How the voice of the young is reshaping tomorrow's economy
CGTN Global Business

The World Economic Forum (WEF) in Davos has usually been a place for tycoons and opinion leaders to form their inner circles. The younger generation has been feeling left out of the elite club until the forum decided to hold its summer sessions in China for smaller and younger players in the market. 

Global Shapers, a youth leadership program initiated by the WEF, is a city-based global community for young "shapers" to voice their opinions. Members of that program Wang Hanlin and Liu Ruoxi are doing business differently.

Wang Hanlin (R) and Liu Ruoxi (C) speak with CGTN's Xia Cheng (L) in Dalian. /CGTN Photo

Wang Hanlin (R) and Liu Ruoxi (C) speak with CGTN's Xia Cheng (L) in Dalian. /CGTN Photo

Liu, an adviser at Tau Investment Management, is working on reducing the gap among social entrepreneurs, government officials and venture capital investors.

"I thought why not gather them together and talk? So, I partnered with several non-profit (organizations) in China. And based on their interests, we screen several social enterprises which leverage blockchain and big data technologies to solve social credit problems," Liu said.

And Zhong Qi Power System, the company Wang works with, is investing in both hardware and software for integrated clean energy vehicle engine and driving control systems. We want to "have our own patents in electric control system for clean energy vehicles in China to reduce the reliance on overseas suppliers," Wang said.

Sailing through global economic headwinds, sometimes businesses need a breath of fresh air. For the old world of commerce, that fresh air comes from the younger generation, who often lead in disrupting business models and cutting-edge technologies.

There's always a communal space in most Chinese cities for startups, investors and incubators to talk about business. Dalian, the host city for 2019 Summer Davos, has already seen plenty of startup events geared toward entrepreneurs from Dalian and the region. 

VCG Photo

VCG Photo

But for local startups to thrive, Dalian and northern China need to offer more. For instance, a member of the youth leadership program in Dalian introduced how traditional real estate giant Wanda is catching up with the new trend.

"Wanda is going to launch its Wanda Mall 4.0. We are doing pilot experiment using the projects from Wanda accelerator. For instance, we just tried seven projects in Wanda Malls in Beijing recently, including naked-eye 3D projects, big data and some AI projects," said Eason Yan, managing director of Dalian Wanda's accelerator.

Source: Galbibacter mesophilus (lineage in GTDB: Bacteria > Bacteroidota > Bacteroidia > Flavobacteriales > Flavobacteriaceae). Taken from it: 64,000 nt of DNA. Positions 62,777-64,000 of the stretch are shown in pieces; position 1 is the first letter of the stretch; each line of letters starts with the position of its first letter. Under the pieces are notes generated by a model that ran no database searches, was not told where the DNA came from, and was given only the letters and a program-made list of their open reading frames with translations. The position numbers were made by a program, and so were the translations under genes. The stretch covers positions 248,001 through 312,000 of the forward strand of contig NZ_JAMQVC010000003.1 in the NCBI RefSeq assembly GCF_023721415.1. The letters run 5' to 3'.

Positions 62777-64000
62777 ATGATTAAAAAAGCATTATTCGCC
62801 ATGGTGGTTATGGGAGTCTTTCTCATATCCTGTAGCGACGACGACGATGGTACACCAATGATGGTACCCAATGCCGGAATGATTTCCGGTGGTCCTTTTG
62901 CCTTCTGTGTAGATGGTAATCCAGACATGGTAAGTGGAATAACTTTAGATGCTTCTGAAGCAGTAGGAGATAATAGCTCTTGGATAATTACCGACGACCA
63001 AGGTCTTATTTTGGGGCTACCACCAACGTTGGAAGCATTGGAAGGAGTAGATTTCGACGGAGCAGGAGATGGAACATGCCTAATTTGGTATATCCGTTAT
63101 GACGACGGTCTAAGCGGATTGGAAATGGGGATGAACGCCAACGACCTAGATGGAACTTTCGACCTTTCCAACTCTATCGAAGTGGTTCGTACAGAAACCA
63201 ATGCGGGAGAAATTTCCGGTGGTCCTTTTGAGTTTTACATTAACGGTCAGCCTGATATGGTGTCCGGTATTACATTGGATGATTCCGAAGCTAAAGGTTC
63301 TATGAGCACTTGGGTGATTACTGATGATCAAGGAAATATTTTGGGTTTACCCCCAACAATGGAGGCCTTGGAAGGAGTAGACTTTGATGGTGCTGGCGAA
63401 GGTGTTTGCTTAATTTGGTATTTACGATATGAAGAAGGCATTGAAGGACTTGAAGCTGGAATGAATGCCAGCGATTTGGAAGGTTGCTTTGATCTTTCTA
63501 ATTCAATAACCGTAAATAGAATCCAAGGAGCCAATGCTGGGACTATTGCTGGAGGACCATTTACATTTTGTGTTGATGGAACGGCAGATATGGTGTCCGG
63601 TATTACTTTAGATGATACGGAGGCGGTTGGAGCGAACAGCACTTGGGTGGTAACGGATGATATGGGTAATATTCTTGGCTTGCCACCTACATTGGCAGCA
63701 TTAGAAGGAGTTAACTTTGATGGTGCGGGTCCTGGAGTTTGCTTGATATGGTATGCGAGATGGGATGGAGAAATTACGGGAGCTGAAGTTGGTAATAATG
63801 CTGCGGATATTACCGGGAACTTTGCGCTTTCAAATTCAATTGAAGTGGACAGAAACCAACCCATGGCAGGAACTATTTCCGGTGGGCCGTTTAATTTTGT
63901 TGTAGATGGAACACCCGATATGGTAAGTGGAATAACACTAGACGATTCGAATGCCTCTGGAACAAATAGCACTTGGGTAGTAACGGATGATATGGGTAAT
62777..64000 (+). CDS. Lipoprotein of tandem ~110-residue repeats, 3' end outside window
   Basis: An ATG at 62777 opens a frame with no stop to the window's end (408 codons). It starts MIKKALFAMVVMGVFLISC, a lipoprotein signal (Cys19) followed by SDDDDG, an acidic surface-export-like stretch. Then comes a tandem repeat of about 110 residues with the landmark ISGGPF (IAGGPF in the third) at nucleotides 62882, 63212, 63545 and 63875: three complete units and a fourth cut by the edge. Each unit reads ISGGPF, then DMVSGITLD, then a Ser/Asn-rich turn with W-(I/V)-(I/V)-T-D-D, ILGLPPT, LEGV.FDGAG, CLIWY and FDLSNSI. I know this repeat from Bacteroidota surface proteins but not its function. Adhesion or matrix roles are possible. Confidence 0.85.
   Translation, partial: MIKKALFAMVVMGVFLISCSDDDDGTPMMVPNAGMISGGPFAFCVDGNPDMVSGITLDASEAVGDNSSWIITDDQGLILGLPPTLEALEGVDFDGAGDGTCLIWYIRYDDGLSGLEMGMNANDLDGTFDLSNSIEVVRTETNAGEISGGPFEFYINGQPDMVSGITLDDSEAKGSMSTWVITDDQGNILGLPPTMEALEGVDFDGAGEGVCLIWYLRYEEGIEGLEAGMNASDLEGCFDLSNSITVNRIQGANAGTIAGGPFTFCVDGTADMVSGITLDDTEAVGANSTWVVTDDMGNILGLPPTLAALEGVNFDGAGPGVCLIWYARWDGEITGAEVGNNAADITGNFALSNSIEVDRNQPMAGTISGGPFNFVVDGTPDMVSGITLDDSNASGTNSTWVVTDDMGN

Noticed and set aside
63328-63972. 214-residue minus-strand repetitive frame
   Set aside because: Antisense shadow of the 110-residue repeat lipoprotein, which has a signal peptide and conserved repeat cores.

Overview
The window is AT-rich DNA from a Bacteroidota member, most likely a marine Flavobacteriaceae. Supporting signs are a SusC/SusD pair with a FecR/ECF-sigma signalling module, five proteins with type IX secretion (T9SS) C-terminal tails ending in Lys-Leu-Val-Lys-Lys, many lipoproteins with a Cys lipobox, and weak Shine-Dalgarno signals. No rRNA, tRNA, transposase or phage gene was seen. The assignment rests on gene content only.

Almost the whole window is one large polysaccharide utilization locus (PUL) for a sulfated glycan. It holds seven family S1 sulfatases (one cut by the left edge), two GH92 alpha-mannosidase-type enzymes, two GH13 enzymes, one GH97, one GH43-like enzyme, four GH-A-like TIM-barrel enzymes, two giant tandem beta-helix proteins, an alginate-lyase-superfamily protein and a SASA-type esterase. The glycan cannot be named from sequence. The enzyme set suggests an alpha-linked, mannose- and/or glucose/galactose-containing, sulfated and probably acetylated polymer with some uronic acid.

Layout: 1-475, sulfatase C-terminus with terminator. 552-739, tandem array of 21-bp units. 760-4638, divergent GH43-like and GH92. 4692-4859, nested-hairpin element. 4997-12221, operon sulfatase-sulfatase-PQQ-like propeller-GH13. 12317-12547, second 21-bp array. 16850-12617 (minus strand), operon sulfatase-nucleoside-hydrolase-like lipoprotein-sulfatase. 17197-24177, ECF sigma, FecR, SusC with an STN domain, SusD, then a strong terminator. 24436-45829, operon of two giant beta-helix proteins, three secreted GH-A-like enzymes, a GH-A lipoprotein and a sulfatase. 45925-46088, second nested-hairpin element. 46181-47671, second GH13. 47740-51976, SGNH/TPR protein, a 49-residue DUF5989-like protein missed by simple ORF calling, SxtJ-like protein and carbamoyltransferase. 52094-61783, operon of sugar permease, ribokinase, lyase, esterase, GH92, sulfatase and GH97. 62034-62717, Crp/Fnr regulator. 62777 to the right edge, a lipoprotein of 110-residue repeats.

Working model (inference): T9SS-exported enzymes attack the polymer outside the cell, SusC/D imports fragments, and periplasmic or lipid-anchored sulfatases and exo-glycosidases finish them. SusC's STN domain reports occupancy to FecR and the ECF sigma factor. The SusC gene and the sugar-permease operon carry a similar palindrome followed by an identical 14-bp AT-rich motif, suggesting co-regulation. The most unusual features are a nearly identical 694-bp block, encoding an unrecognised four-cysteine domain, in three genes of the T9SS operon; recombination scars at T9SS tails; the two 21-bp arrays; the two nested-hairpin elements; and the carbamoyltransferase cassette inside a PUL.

Background Information

Wanda accelerator: An initiative to enable the next wave of digital transformation in the retail industry and commercial properties in China.

Global shapers are not the only fresh voices at this year's gathering. Sarah Zhang is bringing her company, Points, a solution provider for secure computation system this year. 

CGTN Photo

CGTN Photo

During the Davos Forum, Zhang asked whether Internet companies can safeguard consumer data in the digital currency context and if users can really trust them to do it.

The company is now a member of the World Economic Forum's Technology Pioneer community. Google, Twitter, Airbnb and Spotify also belong to that group. 

Background Information

Technology Pioneer: Companies selected by the WEF for their potential to "transform their industries" and "improve society for years to come."

"As the new technology pioneer this year, actually I want to bring notion of confidential computation to the table and say it's actually possible if working with this type of solution," said Zhang.

The fast-changing political and business environment around the world is taking a toll on youth employment. A Deloitte survey says youth frustration and pessimism has become increasingly evident.

But the upside is that millennials and Generation Z are loyal to employers who boldly tackle issues that resonate with them. That means those who can close the generation gap today will likely retain business success tomorrow.

(CGTN's Xia Cheng also contributed to the story.)